1
$\begingroup$

Consider the map $L\colon P_n(\mathbb{R}) \rightarrow P_n(\mathbb{R})$, $L(P(x)) = P(x) - xP'(x),$ where $P_n(\mathbb{R})$ is the vector space of all polynomials of degree at most n with coefficients in $\mathbb{R}$.

a) Determine the kernel of $L$. What is its dimension?

b) Determine a basis for the image of $L$.

I'm not confident in getting the kernel. I know I need $L(v) = 0$, but I always feel like I'm missing something. Any help is appreciated.

$\endgroup$
1
  • $\begingroup$ "I always feel like I'm missing something" is sort of vague. Can you give more detail? $\endgroup$ Commented Feb 17, 2013 at 23:18

4 Answers 4

1
$\begingroup$

A visual way to do that is to compute the image of the canonical basis $\{1,x,\ldots,x^n\}$.

This is $\{1,0,-x^2,-2x^3,\ldots,-(n-1)x^n\}$.

If you want, now you can write down the matrix of $L$ with respect to this basis.

Either way, you should easily see that $$ \mbox{Ker }L=\mathbb{R}x \quad \mbox{and}\quad \mbox{Im }L=\mbox{span}\{1,x^2,\ldots,x^n\}. $$

$\endgroup$
2
  • $\begingroup$ ok, thats what I thought for the kernel and image. However will the span{1,x^2,...} work for the basis of the image? Bases and spanning sets usually through me off. I'm not too great with terminology $\endgroup$
    – Moses G
    Commented Feb 17, 2013 at 23:37
  • $\begingroup$ @MosesG Yes, this set is linearly independent (it is a subfamily of the canonical basis). So it is a basis of its span. $\endgroup$
    – Julien
    Commented Feb 17, 2013 at 23:40
1
$\begingroup$

You do indeed need all polynomials $p(x)$ such that $L(p(x))=0$, that is, $p(x)-xp^\prime(x)=0$.

If we denote $p(x)=a_0+a_1x+\ldots+a_nx^n$, then $xp^\prime(x)=a_1x+2a_2x^2+\ldots+ka_kx^k+\ldots+na_nx^n$.

To get $p(x)-xp^\prime(x)=0$, you need that for all $k\in\{0,\ldots,n\}$, $a_k-ka_k=0$, or in other words, $(k-1)a_k=0$, so for all $k\ne1$, $a_k=0$, and $a_1$ can be whatever you want.

So $\ker L = \{ax | a\in \mathbb{R}\}$.

$\endgroup$
2
  • $\begingroup$ You want $p-xp'=0$ in the third paragraph. $\endgroup$
    – Pedro
    Commented Feb 17, 2013 at 22:18
  • $\begingroup$ Corrected, thank you. $\endgroup$ Commented Feb 17, 2013 at 22:22
0
$\begingroup$

Every element of $P_n(\mathbb R)$ can be written in the form $$f = a_0 + a_1x + \cdots + a_nx^n$$ for some choice of $a_i \in \mathbb R$. Taking the derivative and multiplying by $x$ gives $$a_1x + 2a_2x^2 + 3a_3x^3 + \cdots + na_nx^n$$ therefore $$L(f) = a_0 + 0\cdot a_1x - a_2x^2 - 2a_3x^3 - \cdots - (n-1)a_nx^n$$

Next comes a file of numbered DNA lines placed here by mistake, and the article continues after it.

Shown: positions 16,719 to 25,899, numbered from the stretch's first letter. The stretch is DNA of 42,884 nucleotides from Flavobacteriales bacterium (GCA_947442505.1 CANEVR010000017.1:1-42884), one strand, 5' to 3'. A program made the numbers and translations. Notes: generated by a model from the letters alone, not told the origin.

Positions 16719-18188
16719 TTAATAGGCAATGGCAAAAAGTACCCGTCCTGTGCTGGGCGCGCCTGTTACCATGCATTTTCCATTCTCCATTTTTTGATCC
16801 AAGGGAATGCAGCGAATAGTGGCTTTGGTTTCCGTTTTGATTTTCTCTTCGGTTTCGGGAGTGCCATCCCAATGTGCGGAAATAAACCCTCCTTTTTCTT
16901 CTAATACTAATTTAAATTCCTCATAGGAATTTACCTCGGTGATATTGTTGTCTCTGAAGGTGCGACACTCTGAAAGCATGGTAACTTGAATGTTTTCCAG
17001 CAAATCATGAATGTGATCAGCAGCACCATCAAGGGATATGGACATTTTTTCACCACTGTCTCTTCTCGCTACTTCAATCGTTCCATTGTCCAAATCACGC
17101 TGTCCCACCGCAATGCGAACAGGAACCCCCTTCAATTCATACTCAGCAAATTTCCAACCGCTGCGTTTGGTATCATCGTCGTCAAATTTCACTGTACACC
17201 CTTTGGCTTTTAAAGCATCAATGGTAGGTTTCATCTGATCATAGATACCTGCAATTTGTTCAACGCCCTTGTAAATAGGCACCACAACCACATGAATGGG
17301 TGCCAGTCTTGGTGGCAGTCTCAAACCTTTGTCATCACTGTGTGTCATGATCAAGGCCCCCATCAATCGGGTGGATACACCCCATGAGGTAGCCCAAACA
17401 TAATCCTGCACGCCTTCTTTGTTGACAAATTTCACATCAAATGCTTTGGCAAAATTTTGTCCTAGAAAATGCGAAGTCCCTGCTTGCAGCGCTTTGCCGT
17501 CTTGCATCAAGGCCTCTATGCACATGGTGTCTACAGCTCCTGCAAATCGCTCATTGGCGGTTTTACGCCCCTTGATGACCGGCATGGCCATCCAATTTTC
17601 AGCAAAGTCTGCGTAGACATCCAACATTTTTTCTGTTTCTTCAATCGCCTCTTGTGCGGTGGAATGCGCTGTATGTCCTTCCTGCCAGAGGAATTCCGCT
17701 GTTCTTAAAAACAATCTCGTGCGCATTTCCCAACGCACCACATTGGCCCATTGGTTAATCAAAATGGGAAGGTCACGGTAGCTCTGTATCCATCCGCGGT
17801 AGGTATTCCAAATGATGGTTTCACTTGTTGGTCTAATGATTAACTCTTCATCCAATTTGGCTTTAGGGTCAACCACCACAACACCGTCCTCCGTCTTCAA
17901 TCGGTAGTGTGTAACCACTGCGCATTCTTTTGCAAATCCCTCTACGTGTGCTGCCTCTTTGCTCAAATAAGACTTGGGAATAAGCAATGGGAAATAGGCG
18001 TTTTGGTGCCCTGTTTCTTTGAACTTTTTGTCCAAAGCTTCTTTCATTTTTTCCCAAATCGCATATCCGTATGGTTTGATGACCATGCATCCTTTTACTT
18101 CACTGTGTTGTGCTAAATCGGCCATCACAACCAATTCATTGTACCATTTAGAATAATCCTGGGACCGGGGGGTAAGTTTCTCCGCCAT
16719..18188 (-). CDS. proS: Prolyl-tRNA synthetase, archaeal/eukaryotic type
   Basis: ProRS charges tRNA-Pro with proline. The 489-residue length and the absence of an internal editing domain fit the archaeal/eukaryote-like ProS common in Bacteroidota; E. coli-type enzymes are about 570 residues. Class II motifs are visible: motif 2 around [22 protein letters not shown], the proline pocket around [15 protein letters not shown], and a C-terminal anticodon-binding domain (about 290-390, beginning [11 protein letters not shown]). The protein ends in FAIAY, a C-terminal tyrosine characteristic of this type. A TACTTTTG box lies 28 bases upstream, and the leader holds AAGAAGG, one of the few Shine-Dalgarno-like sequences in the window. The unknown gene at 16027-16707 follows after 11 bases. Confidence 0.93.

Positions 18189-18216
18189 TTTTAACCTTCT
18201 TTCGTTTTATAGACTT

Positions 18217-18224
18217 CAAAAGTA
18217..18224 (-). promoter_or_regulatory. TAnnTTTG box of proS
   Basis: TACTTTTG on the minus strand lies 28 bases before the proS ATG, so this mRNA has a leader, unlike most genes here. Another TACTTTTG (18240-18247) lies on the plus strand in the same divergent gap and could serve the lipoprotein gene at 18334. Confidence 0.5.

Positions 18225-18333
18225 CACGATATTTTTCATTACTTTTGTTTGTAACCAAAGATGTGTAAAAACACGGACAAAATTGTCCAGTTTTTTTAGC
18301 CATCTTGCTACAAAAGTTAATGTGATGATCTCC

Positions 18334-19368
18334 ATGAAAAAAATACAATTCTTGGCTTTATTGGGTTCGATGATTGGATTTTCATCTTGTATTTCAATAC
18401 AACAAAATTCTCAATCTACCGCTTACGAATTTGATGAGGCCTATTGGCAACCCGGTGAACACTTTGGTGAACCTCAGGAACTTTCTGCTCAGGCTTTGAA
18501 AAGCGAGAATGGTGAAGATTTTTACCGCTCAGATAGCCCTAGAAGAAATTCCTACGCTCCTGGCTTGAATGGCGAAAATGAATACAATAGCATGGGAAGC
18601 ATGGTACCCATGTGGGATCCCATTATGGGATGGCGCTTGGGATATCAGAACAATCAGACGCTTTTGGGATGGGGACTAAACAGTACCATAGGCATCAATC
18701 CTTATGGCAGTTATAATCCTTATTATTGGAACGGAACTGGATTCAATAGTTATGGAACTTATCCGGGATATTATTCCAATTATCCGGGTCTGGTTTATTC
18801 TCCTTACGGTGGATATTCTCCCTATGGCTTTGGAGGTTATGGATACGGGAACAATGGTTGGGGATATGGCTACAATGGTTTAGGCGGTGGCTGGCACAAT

This is zero if all the coefficients are zero, so set them all equal to zero. You now have a bunch of equations involving the $a_i$. Try and solve them and plug the answers back into your expression for $f$. This will tell you what elements of the kernel look like and you can work from there.

$\endgroup$
0
$\begingroup$

Hint: Let $P(x) = a_nx^n + \dots + a_0$. Then $xP'(x) = na_nx^n + (n-1)a_{n-1}x^{n-1} + \dots a_1x$. Then $P(x) - xP'(x) = 0 \Rightarrow a_i = ia_i$ for all $i = 1, \dots n$, and $a_0 = 0$. Thus, $a_n = a_{n-1} = \dots = a_2 = 0$, and $a_0 = 0$. This means that $P(x) = a_1x$.

Another way is the following: You have a basis for $P_n(x)$ which is $\{1,x,x^2,\dots, x^n\}$. You see that $L(x) = 0$, so the kernel has dimension at least $1$. Similarly, \begin{equation} L(1) = 1, L(x^2) = -x^2, L(x^3) = -2x^3, \dots, L(x^n) = -(n-1)x^n. \end{equation} We know that if a set of vectors $\{v_,\dots,v_k\}$ is linearly independent, then the set $\{a_1v_1, \dots a_kv_k\}$ is also linearly independent for $a_j \in \mathbb{R} - 0$. Thus, $\{1, -x^2, -2x^3, \dots, -(n-1)x^n\}$ is linearly independent. So, $\dim(im(L)) \geq n-1$. Since $\dim(ker(L)) \geq 1$, by rank nullity, we must have $\dim(im(L)) = n-1$ and $\dim(ker(L)) = 1$. We already know a non-zero vector in the kernel, namely $x$. Then it should be easy to say what the rest of the kernel is. We also obtained a basis for the image by the way!

$\endgroup$

You must log in to answer this question.

Not the answer you're looking for? Browse other questions tagged .